In my few ferry trips to the city this week there has been one recurring question – what are these huge, brightly coloured sheds on the waters edge on the north-western side of the Balmain peninsula?
The answer was pretty simple really, considering it’s painted across three of the four buildings in 10-foot high lettering.
The Waterview Wharf Workshops sit on Mort Bay (formerly Waterview Bay), and have origins dating back to 1882 when a timber mill was built on the land. The Burns Timber Company operated for barely a decade before going out of business in the 1890’s depression.
At the turn of the century, the Adelaide Steamship Company bought the land and converted the site into a ship building and maintenance facility, despite not having a slipway or a dry dock. Steelworkers, tumblers, boilermakers would line the zig-zag footpath each morning, hoping they would be taken in and given some work.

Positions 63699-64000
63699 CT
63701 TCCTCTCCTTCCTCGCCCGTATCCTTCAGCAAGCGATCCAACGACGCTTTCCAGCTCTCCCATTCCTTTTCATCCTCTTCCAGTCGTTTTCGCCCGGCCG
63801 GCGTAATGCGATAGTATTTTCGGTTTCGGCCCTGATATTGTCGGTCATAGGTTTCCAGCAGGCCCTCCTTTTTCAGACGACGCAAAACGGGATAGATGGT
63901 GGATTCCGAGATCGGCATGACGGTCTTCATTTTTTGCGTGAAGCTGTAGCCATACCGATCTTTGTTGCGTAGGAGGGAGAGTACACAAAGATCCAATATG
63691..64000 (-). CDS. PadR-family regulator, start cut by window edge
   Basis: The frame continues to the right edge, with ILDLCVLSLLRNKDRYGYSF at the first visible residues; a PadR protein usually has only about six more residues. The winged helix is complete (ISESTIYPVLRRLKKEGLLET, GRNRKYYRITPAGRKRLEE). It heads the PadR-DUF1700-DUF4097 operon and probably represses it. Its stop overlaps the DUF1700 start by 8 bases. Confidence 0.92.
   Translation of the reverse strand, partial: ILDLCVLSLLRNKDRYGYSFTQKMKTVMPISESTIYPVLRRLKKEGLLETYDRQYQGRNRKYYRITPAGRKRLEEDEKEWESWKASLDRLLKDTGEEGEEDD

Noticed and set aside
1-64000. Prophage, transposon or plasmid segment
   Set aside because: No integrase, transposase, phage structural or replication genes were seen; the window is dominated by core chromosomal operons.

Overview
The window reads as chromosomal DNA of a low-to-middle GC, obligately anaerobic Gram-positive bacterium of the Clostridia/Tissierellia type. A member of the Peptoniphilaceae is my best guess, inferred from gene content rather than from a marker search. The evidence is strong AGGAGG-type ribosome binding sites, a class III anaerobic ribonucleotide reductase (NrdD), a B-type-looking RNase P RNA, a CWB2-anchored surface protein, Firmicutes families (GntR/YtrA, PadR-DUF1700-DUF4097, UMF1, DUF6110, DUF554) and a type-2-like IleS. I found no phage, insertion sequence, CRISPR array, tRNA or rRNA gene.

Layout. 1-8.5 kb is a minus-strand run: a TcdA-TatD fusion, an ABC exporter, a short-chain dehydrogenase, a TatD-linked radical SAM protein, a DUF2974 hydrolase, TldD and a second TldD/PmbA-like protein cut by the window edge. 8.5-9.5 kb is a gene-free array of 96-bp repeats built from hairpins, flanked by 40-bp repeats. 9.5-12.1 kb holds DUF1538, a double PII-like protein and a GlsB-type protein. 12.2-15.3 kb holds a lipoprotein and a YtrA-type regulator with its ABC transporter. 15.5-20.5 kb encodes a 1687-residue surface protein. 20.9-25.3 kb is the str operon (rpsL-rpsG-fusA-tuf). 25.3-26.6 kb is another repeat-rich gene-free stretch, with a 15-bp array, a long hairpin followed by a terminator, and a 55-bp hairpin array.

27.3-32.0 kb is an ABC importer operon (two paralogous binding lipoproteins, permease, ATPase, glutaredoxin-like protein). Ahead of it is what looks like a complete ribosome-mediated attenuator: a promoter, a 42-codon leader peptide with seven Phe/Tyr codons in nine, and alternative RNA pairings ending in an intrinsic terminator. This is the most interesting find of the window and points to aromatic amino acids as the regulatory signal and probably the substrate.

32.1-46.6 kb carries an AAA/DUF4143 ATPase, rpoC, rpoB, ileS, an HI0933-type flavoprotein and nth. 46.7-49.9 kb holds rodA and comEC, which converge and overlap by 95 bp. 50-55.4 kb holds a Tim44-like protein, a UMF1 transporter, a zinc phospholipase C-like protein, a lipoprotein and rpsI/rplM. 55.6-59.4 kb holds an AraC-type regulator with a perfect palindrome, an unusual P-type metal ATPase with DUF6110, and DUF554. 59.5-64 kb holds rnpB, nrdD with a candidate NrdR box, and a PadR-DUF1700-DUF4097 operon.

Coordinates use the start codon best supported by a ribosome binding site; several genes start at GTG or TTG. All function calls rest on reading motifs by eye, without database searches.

By the 1970’s boat services were no longer required, and the buildings became a haven for artists, however the workshops became derelict and in need of some serious TLC. In 1986 a restoration project commenced, converting the space into several studio spaces.
There is now a Permanent Conservation order covering the entire site, and the buildings are listed by the National Trust.
Nowadays the Waterview Wharf Workshops are home to several commercial businesses, including creative, events and logistics businesses. There are around 30 tenants in total, including a sound studio in what was once the underground bomb shelter.